Founding member of Galactic (and Garage A Trois, Dragon Smoke, and his eponymous Trio, etc), Met'ry's own Stanton Moore is also a teacher who "travels around the world teaching New Orleans drumming, writes a regular column for drumming magazines, and releases instructional books and videos".
If you missed their set at Jazz Fest, check out his hour-and-ten minute performance by Hurray For The Riff Raff in the Stanley H. Kaplan Penthouse on April 3, 2014, part of Lincoln Center's American Songbook.
Nelson Joseph Thompson, Sr. passed away on Tuesday, May 6, 2014 in New Orleans at the age of 63. Mr. Thompson, Sr., a lifelong New Orleanian, was the Flag Boy of the White Eagles Mardi Gras Indian tribe and President of the Money Wasters Social Aid & Pleasure Club.
The New Orleans Jazz & Heritage Foundation has released eleven videos from Sync Up 2014, with a total run time of 10+ hours. If you were too distracted by Jazz Fest to attend, here they are. The Sync Up Conference is New Orleans' top forum for entertainment industry leaders, covering music, film and digital media from the perspective of independent artists.
Really enjoyed this beautifully produced new video by filmmaker James DeMaria, the title track of Tricia Boutté and Paul Longstreth's Oh New Orleans, Here I Come! According to DeMaria, the song is about Tricia's yearly pilgrimage home from Norway for FQF, Jazz Fest, and to see her family.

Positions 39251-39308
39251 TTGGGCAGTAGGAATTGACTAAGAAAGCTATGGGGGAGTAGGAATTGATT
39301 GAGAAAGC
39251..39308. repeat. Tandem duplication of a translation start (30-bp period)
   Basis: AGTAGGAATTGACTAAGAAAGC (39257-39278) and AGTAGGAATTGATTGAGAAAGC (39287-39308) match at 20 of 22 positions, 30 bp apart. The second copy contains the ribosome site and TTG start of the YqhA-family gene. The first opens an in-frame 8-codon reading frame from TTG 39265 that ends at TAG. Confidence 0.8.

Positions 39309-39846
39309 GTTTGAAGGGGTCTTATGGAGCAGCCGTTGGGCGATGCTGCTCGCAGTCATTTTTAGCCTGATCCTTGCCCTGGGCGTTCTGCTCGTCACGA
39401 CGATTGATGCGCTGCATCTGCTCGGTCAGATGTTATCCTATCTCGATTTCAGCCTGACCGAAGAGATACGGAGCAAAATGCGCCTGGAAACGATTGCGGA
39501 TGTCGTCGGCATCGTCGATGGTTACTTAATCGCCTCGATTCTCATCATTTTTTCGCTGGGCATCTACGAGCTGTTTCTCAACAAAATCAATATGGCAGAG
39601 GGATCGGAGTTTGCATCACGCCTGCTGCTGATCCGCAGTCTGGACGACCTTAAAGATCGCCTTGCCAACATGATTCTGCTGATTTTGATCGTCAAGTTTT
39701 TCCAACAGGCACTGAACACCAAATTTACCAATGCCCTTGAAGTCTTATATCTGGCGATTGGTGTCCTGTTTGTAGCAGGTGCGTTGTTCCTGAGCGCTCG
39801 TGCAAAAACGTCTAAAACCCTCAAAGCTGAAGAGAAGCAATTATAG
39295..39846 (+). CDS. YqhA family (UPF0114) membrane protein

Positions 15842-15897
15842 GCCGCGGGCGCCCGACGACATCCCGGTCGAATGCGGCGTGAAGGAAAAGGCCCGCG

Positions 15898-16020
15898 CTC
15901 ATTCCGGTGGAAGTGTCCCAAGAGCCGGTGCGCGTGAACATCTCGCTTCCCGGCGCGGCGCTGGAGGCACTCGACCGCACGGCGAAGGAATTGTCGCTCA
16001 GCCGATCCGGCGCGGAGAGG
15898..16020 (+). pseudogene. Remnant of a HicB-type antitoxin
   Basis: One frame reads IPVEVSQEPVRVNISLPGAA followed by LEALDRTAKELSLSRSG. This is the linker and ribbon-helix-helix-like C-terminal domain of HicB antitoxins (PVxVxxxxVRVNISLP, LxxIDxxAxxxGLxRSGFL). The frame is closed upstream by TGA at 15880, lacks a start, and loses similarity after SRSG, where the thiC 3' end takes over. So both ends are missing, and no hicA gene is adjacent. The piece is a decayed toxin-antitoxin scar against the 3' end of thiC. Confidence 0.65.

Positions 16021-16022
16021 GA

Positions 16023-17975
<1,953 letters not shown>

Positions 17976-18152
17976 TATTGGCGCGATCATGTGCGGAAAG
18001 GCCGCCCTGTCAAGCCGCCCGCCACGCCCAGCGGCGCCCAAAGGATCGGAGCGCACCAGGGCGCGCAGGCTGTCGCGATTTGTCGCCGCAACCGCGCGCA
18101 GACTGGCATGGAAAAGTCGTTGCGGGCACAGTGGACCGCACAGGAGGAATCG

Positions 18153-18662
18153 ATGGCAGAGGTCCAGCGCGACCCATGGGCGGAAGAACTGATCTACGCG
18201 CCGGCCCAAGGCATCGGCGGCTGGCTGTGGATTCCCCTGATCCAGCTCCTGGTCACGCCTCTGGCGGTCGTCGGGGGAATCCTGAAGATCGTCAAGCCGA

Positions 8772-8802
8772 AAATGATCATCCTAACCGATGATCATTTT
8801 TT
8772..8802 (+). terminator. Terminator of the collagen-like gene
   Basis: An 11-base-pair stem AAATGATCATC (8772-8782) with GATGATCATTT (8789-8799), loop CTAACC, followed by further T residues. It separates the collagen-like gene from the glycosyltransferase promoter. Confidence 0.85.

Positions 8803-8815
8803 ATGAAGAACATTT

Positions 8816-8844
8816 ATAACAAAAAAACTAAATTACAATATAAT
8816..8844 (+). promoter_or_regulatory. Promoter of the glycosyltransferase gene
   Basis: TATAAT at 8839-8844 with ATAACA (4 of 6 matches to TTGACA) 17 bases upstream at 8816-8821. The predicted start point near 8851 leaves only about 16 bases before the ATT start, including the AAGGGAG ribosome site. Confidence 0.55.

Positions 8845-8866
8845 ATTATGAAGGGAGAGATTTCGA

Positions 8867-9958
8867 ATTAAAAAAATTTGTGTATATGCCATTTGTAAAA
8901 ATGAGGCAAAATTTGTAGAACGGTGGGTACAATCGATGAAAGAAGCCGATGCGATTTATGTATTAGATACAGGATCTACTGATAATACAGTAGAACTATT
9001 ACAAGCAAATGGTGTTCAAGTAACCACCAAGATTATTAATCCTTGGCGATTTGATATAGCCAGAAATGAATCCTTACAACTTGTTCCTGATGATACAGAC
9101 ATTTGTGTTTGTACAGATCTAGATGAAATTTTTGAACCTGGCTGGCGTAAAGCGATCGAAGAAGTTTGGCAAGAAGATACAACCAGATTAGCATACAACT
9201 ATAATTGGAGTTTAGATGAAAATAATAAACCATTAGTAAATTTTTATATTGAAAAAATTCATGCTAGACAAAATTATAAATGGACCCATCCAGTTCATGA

This week we enjoy an hour of Evan Christopher, recorded live at Clever Wine Bar in Mid-City. Evan and I talk about New Orleans, the clarinet and some of his musical heroes. I also visit Murf Reeves of Sylvain Restaurant and Chris Hannah of French 75 for a taste of what’s happening in the world of mixology.
Chris takes us shopping at the Maypop Community Herb Shop in the Bywater.
On this week’s program, we enjoy an hour of Evan Christopher, recorded live at Clever Wine Bar in Mid-City. During the program, Evan and I talk about New Orleans, the clarinet and some of his musical heroes.
Here's a little trad jazz gem: a set of songs by the Original Tuxedo Jazzband, recorded in 1964 in Baden Baden, Germany. That's bandleader Albert "Papa" French on banjo; clarinetist Joseph "Cornbread" Thomas also handles vocals.
The legendary bluesman John Smith Hurt, AKA Mississippi John Hurt (~1892-1966), left sharecropping for a brief recording career with Okeh Records in 1928, cutting 78s like "Frankie" and "Avalon Blues". The records didn't sell, and Hurt eventually returned to farming. Decades later, he was rediscovered and recorded again in the mid-1960s.